350 Words: Jackie Tileston at Holly Johnson Gallery

by Colette Copeland May 20, 2012

Jackie Tileston, 2009, "Auspicious Circling of Mad Utopias," 60 x 72 inches

Jackie Tileston’s latest exhibition Freefall at Holly Johnson Gallery in Dallas includes paintings from 2007 to present. I’ve followed Tileston’s work for the past ten years and I never get tired of looking at it. The artist draws inspiration from a variety of sources including abstraction, physics, traditional eastern imagery and contemporary visual culture. Co-mingling such disparate sources would prove fatal for a less-skilled artist. Yogis are drawn to her work because they sense a spiritual component. Painters always comment on her unusual use of space. I’m most interested in how Tileston creates worlds where discord and harmony coexist.

Jackie Tileston, 2009, "El Dorado Depot," 48 x 60 inches

In the works on display, Tileston paints with oil, powdered pigment, oil enamel and image transfers on brown linen canvas. Vibrant bursts of color exist alongside wide expanses of bare canvas, sometimes shimmering with gold dust. The work Suspension of Disbelief (2007) represents the chaos and peace found in so many of Tileston’s paintings. An explosion of color ruptures the luminous landscape. The background reminds me of the quality of light and expansiveness found in a Thomas Cole painting. The eruption of color suggests a bomb sending out paint shrapnel. A cluster of small, brightly painted circles references pop (art) or Japanese anime. The cluster doesn’t seem to fit, and its presence adds humor to the work.  In Tileston’s personal cosmology, the paintings present a utopian space, not one birthed from violence.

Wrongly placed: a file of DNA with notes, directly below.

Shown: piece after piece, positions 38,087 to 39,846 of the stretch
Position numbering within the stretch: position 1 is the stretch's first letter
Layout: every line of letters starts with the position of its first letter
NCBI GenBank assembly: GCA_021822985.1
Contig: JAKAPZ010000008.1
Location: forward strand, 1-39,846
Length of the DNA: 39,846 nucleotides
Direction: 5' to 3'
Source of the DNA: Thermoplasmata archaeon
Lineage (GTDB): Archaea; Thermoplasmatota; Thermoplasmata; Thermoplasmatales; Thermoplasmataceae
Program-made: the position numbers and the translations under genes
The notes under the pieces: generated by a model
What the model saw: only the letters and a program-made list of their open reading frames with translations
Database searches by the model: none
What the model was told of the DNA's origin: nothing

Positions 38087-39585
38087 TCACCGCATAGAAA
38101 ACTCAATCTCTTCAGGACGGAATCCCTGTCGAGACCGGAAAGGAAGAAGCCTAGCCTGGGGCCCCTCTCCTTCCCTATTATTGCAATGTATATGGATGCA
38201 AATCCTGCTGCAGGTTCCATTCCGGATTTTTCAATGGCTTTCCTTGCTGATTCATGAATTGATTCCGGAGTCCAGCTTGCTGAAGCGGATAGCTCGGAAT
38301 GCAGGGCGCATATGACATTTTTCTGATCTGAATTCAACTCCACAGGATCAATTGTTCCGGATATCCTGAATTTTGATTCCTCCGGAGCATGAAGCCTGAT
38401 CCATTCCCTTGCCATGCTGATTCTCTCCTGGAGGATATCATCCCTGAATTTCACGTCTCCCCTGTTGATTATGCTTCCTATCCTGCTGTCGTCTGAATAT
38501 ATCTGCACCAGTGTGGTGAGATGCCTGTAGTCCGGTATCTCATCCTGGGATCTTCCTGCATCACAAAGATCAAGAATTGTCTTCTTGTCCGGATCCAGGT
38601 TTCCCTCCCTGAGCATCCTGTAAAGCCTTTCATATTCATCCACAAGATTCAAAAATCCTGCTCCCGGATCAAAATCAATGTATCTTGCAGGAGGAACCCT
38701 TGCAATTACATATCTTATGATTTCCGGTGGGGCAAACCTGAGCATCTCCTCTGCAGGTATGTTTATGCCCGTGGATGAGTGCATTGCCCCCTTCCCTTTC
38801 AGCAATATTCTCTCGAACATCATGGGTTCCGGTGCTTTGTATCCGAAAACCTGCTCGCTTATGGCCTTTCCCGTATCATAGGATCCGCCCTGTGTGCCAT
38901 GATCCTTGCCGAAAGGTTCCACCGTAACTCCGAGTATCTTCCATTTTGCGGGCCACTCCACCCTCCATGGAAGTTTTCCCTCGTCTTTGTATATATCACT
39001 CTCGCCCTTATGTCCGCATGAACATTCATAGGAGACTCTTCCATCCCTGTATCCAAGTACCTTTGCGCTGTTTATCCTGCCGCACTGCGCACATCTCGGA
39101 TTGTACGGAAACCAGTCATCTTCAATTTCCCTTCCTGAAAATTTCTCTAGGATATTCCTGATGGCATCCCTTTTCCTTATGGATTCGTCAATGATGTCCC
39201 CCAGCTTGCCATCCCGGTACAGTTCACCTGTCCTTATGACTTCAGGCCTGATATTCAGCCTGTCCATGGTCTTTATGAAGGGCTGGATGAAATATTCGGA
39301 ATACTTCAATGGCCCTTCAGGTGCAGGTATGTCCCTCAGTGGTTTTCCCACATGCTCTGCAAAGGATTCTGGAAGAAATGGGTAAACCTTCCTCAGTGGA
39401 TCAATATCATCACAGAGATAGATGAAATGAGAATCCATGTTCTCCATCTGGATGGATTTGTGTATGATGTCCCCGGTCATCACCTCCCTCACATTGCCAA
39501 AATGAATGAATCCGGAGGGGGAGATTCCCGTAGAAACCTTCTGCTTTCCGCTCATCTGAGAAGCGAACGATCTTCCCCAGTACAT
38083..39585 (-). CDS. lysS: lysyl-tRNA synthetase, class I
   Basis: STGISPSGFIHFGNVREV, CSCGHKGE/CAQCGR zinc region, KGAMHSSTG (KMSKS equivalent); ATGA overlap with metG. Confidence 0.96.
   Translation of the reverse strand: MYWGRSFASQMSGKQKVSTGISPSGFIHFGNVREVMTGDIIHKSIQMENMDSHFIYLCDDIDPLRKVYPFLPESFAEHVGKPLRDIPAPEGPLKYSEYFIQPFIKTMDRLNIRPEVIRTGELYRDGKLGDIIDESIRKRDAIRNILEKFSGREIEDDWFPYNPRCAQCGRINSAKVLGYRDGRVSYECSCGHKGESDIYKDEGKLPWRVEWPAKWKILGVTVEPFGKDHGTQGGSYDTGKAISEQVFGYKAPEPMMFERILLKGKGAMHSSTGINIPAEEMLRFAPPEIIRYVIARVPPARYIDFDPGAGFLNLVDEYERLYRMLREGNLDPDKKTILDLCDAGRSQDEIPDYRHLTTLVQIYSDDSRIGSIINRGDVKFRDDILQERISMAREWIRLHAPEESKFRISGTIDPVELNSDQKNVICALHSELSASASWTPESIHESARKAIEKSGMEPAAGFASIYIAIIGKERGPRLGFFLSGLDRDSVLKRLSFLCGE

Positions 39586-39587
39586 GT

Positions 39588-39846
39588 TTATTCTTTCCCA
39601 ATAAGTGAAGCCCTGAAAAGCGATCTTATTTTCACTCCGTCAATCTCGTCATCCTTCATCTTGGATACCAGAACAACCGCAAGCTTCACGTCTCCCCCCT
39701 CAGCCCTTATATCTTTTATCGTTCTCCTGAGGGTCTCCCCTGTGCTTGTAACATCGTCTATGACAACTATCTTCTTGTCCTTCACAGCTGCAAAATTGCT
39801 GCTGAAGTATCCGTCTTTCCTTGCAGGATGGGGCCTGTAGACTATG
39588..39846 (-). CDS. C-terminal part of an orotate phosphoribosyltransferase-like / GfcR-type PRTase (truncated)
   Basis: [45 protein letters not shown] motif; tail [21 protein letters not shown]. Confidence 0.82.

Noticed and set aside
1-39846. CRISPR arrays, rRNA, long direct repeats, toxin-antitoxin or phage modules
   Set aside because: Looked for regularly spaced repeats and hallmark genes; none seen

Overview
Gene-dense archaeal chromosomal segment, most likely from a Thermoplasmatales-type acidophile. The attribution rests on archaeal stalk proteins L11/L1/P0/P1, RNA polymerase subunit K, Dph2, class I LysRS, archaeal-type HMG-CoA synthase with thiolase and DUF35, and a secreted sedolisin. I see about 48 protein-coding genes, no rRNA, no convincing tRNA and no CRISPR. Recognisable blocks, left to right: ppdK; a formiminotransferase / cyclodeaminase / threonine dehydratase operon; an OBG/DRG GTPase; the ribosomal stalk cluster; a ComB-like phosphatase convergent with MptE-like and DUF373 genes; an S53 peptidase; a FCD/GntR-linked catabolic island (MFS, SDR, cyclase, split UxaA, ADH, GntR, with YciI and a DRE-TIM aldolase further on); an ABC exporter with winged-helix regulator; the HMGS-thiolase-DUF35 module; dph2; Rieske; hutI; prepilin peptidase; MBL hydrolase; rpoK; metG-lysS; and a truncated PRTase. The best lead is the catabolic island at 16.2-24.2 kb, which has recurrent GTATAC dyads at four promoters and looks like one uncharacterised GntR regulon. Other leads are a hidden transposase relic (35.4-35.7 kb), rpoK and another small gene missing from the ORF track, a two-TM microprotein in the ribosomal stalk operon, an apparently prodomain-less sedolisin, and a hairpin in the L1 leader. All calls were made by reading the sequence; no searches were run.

Jackie Tileston, 2006, "Freefall," 72 x 60 inches

Another aspect to Tileston’s work is her blatant rule-breaking. She acknowledges art history, but is not bound by its conventions. She interweaves styles, cultures and materials in a way that seems at odds. She can sling theory with the best of them and her titles playfully reference ideas from theorists such as Baudrillard, Batchelor and Foucault. Yet the work is not inaccessible to those unfamiliar with the ideas. In Freefall, a small rectangle of a painted striped pattern appears at the top of the canvas and a black and white zigzag pattern borders the bottom. A large area of bright pink, blue and black enamel obliterates the harmonious landscape, much like an oil spill. The effect should be incongruous, but it works.

Jackie Tileston, 2007, "Luminous Neurology," 72 x 60 inches

The term “free fall” refers to the trajectory of a body where weight is the only force acting upon it. Free fall is also used to describe a jump without a parachute. At some point in the fall, the skydiver will feel supported by a cushion of air. The themes of risk, weightlessness and trajectory are apt metaphors for Tileston’s work. Tileston embraces the free play and freedom that comes from the current and contradictory state of contemporary culture.

Freefall: Paintings by Jackie Tileston
Holly Johnson Gallery
May 12 – August 14, 2012


Multi-media artist Colette Copeland recently relocated to Dallas from Philadelphia. She writes for Afterimage—Journal of Media Arts and Cultural Criticism and Ceramics: Art and Perception Magazine. Her work can be found at www.colettecopeland.com.


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Galina Belskaya June 21, 2012 - 08:25

Превосходные картины!! В сердце картин философская мысль о времени и пространстве. Я очень рада увидеть это чудо,которое создает Джеки Tileston.


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